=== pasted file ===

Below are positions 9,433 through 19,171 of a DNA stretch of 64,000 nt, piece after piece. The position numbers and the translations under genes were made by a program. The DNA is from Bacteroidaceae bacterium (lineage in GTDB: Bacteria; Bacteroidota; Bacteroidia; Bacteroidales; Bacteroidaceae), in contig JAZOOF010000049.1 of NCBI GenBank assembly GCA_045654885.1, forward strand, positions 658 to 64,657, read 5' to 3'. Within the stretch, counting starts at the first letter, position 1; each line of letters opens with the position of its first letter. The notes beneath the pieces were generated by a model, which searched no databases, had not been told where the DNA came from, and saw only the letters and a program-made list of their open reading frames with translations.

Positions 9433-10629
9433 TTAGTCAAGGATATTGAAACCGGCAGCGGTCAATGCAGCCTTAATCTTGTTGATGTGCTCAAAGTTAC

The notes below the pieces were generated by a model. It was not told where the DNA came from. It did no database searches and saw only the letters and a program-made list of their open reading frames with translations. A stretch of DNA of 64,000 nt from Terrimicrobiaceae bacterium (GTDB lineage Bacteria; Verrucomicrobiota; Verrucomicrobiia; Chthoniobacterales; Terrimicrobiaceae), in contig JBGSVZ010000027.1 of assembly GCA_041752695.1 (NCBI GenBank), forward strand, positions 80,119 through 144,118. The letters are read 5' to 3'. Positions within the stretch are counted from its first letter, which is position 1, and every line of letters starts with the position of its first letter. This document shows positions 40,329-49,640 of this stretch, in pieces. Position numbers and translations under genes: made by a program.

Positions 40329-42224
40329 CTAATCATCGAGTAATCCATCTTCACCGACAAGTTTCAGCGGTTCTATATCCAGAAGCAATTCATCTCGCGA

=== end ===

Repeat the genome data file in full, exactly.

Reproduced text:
Below are positions 9,433 through 19,171 of a DNA stretch of 64,000 nt, piece after piece. The position numbers and the translations under genes were made by a program. The DNA is from Bacteroidaceae bacterium (lineage in GTDB: Bacteria; Bacteroidota; Bacteroidia; Bacteroidales; Bacteroidaceae), in contig JAZOOF010000049.1 of NCBI GenBank assembly GCA_045654885.1, forward strand, positions 658 to 64,657, read 5' to 3'. Within the stretch, counting starts at the first letter, position 1; each line of letters opens with the position of its first letter. The notes beneath the pieces were generated by a model, which searched no databases, had not been told where the DNA came from, and saw only the letters and a program-made list of their open reading frames with translations.

Positions 9433-10629
9433 TTAGTCAAGGATATTGAAACCGGCAGCGGTCAATGCAGCCTTAATCTTGTTGATGTGCTCAAAGTTAC

The notes below the pieces were generated by a model. It was not told where the DNA came from. It did no database searches and saw only the letters and a program-made list of their open reading frames with translations. A stretch of DNA of 64,000 nt from Terrimicrobiaceae bacterium (GTDB lineage Bacteria; Verrucomicrobiota; Verrucomicrobiia; Chthoniobacterales; Terrimicrobiaceae), in contig JBGSVZ010000027.1 of assembly GCA_041752695.1 (NCBI GenBank), forward strand, positions 80,119 through 144,118. The letters are read 5' to 3'. Positions within the stretch are counted from its first letter, which is position 1, and every line of letters starts with the position of its first letter. This document shows positions 40,329-49,640 of this stretch, in pieces. Position numbers and translations under genes: made by a program.

Positions 40329-42224
40329 CTAATCATCGAGTAATCCATCTTCACCGACAAGTTTCAGCGGTTCTATATCCAGAAGCAATTCATCTCGCGA